A number of other risks, however, look more balanced. In particular, while the correction in the housing sector is continuing, overall downside risks related to U.S. domestic demand have diminished somewhat.“

September, 2007 By then, no one was challenging the fact “financial innovations” were at the root of the crisis

Testing the Financial Waters, By Rodrigo de Rato, Managing Director, IMF – Published in ABC / September 3, 2007

“Although recent developments have highlighted some of the risks that come with innovations in financial instruments, it is worth recalling their positive role. Markets play a critical role in mobilizing savings and in allocating them to productive investment, and innovations often make important contributions that help sustain rapid growth and enhance welfare in both advanced and emerging market economies. Innovation in structured credit products have enabled market participants to better diversify risk and lower the cost of credit world-wide, providing an important boost to global growth.”

 January, 2008 – At this stage, transactions with structured financial instruments were perceived as complex, obscure, hard to value, and even harder to monitor. Nonetheless, right in the middle of the crisis, the IMF made public it, along with the World Bank were escalating their efforts to persuade the emerging countries to use such instruments.

IMF Survey Magazine / January 2008 – Helping Build Local Bond Markets

“In a world of large-scale capital flows, the development of a local bond market has become a priority for many emerging market countries. Well-functioning local bond markets make a vital contribution to the efficiency and stability of financial intermediation and to economic growth.

Many emerging market countries have liberalized their capital accounts, improved their macroeconomic environ­ment, and made advances in financial innovation-steps that have increased capital inflows to these countries. The IMF and the World Bank are stepping up their active engagement in these countries to help them develop local bond markets. …

 Securitization. Asset-backed securi­ties markets can help improve access to long-term funding for housing and infra­structure investment while also providing pension funds and insurance companies with the long-term instruments they need to match their liabilities. Although the recent subprime crisis demonstrates that risk dispersion can amplify volatility, securitization has fos­tered the development of financial mar­kets, and its merits cannot be discounted.”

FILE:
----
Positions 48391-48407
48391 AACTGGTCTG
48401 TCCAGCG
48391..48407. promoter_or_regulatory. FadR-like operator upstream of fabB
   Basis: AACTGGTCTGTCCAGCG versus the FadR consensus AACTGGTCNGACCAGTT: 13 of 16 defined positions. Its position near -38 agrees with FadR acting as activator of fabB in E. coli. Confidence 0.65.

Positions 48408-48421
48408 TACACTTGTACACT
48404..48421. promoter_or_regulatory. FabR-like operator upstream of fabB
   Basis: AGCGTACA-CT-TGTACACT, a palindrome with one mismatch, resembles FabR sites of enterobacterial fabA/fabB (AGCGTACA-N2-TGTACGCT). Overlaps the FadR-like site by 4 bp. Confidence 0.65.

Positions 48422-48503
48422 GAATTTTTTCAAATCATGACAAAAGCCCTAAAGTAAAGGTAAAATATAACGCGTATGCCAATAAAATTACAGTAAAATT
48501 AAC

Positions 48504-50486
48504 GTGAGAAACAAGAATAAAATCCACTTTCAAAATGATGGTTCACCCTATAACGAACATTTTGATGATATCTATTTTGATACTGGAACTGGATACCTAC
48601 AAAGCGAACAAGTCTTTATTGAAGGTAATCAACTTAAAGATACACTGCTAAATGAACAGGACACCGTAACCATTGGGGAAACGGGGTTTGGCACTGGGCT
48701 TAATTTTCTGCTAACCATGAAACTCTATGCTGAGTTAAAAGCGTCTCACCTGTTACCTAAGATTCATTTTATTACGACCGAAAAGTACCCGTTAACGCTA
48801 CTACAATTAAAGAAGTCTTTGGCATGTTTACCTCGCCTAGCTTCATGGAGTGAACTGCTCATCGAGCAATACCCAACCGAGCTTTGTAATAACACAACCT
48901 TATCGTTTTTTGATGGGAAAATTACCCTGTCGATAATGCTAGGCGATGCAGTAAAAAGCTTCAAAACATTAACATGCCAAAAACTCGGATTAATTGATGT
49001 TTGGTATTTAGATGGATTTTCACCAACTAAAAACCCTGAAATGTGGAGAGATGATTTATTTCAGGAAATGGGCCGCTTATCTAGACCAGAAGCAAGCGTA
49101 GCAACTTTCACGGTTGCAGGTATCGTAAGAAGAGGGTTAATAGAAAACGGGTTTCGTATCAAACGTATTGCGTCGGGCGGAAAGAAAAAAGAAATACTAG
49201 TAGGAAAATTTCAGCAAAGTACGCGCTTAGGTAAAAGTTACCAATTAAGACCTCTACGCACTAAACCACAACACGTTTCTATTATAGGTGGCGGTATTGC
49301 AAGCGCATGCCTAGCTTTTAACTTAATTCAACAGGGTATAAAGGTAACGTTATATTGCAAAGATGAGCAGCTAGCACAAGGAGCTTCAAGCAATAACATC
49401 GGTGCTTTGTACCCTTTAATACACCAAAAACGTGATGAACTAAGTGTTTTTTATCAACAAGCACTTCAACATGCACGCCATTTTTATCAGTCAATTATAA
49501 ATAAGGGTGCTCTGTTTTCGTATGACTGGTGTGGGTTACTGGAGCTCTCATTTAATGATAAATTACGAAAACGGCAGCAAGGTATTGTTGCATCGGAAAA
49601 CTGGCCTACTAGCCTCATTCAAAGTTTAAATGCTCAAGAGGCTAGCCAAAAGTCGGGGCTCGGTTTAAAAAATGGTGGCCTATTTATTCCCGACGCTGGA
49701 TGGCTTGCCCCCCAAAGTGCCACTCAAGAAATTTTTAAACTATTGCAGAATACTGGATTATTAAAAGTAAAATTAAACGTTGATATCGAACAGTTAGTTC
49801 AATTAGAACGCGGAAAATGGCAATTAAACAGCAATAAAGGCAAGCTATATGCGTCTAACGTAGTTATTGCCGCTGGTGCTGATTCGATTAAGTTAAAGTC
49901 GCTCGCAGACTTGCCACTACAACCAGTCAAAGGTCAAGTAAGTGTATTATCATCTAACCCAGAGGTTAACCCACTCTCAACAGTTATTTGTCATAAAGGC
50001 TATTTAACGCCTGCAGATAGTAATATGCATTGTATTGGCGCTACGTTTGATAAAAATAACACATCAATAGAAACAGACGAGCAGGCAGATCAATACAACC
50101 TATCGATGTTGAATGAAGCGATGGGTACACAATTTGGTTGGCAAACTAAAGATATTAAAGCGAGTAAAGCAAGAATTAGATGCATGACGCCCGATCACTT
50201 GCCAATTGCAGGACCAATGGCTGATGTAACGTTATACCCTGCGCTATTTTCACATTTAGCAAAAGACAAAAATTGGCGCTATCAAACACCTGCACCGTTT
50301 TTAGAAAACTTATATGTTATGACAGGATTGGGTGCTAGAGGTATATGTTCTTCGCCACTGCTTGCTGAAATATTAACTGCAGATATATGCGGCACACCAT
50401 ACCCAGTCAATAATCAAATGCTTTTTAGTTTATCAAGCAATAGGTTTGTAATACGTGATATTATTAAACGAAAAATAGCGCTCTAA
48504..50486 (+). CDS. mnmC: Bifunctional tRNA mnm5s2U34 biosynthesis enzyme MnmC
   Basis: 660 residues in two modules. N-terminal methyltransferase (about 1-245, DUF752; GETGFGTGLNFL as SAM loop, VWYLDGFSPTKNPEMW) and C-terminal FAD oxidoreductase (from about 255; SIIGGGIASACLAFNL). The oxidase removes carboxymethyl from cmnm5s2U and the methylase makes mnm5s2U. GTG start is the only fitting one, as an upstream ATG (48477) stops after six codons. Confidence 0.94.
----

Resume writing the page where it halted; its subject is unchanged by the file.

January, 2008 – By January, the crisis was already being depicted as “the worst ever in the globalized world.” However, the IMF First Deputy Managing Director forecast increased employment and economic prosperity, rather than a recession.

IMF Survey Magazine / January 2008 – John Lipsky Interview, the IMF’s First Deputy Managing Director, Global Economy Likely to Slow More

“IMF Survey Magazine: U.S. polls indicate that a growing number of people think that the recession is around the corner. What do you think?

Lipsky: Never say never, but the latest indicators do not justify such a con­clusion. Keep in mind that consumer spending is the largest single compo­nent of any economy, and the principal determinant of consumer spending is household income. Over the past year or so, employment growth and wage increases have decelerated, but they both continue to grow. As long as U.S. household income continues to expand, it’s reasonable to expect consumption expenditures to increase.

IMF Survey Magazine: What’s the bottom line?

Lipsky: I’m cautiously optimis­tic. As long as corporate profits remain solid, businesses will continue to expand, jobs will continue to grow, income will grow, and the economy should remain in positive territory. This outcome cannot be taken for granted, however, and monetary policy flexibility is required.”

April, 2008 – At this stage the Fund finally realized use of such instruments did entail some “costs.”

IMF report: Global Financial Stability Report, GFSR / April 2008

“Conclusions and Policy Initiatives

Although the growth and prosperity of recent years gave ample illustration of the benefits of financial innovation, the events of the past eight months have also shown that there are costs. Credit risk transfer products –innovations that were meant to disperse risk broadly– were not always used to move risk to those best able to bear it.”

December, 2008 ­– IMF report: Finance & Development / December 2008

The international dimension and the IMF’s potential role

Olivier Blanchard, Economic Counsellor and Chief Economist of the IMF

“The crisis has made clear that the financial system is a global system, with strong interconnections across countries. What was initially a U.S. crisis is now affecting the entire world. National policymakers cannot do the job alone: what happens to them depends not only on their own regulatory structure, but also on the regulatory structure of other countries; not only on systemic risk at the national level, but also on the buildup of systemic risk elsewhere. Monitoring systemic risk at the global level is essential. The IMF seems best equipped to do the job, in collaboration with central banks and other international organizations.”

As apparent from the above, by December, 2008, when nobody had failed to realize the crisis had caught the Fund by surprise just as the most ill-advised individual was, the institution was an obvious failure as a financial system watchdog, and its risk evaluations were unanimously mistaken, the organization’s Economic Counsellor claimed “The IMF seems best equipped to do the job” from then on.


Raúl de Sagastizabal
International consultant
Montevideo, September 2009